13. The device of claim 5, wherein the circuit interrupter includes four sets of interrupting contacts.
14. An electrical wiring protection device for installation in an electrical wiring distribution system, the device comprising:
a housing including a plurality of line terminals and a plurality of load terminals at least partially disposed therein;
a wiring state detection circuit coupled to the plurality of line terminals or the plurality of load terminals, the wiring state detection circuit including a resettable switch element coupled to a switch reset actuator, the wiring state detection circuit being enabled only if the resettable switch element is in a closed state, the switch reset actuator being configured to re-close the resettable switch in response to a predetermined stimulus, the wiring state detection circuit being configured to generate a wiring state detection signal if the source of AC power is connected to the plurality of load terminals and not open the resettable switch, the wiring state detection circuit being configured to generate the wiring state detection signal and open the resettable switch if the source of AC power is connected to the plurality of line terminals;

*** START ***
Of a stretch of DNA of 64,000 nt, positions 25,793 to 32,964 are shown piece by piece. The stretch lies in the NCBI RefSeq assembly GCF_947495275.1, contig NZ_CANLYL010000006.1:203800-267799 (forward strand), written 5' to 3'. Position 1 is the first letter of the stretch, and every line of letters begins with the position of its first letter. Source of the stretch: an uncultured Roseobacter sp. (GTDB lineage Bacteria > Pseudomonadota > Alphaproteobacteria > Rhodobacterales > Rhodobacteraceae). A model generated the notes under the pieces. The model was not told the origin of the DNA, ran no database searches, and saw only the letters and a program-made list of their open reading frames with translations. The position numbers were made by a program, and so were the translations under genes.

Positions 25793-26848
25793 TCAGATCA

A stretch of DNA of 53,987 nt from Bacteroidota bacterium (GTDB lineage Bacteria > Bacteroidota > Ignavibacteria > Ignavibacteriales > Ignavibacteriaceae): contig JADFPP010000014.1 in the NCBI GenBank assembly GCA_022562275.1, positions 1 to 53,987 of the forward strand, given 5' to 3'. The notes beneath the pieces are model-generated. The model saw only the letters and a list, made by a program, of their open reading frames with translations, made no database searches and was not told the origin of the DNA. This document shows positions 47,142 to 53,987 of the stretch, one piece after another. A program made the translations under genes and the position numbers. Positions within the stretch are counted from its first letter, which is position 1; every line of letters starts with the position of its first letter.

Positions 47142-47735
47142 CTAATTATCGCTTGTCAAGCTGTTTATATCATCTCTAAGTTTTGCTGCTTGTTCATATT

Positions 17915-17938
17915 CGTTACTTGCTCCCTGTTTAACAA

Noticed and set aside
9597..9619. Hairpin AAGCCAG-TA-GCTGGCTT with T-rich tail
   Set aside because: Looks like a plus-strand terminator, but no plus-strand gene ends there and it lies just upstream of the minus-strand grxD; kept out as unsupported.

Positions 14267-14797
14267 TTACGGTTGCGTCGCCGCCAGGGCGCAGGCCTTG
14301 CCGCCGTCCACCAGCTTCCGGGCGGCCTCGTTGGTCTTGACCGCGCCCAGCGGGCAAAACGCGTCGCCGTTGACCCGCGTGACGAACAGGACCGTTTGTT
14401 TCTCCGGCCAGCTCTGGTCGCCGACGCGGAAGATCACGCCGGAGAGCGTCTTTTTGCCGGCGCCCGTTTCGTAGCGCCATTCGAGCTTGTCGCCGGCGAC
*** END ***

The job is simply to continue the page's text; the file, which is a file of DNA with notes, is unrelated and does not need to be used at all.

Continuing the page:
a fault detection circuit coupled to the plurality of line terminals, the fault detection circuit being configured to generate a fault detection signal in response to detecting a fault condition propagating on the plurality of line terminals; and
an interrupting contact assembly responsive to the fault detection circuit and the wiring state detection circuit, the interrupting contact assembly including interrupting contacts that provide electrical continuity between corresponding ones of the plurality of line terminals and a plurality of load terminals in a reset state and break electrical continuity between corresponding ones of the plurality of line terminals and a plurality of load terminals in a tripped state.
15. The device of claim 14, wherein the wiring state detection circuit is configured to maintain the resettable switch in a closed state if a source of AC power is coupled to the plurality of load terminals.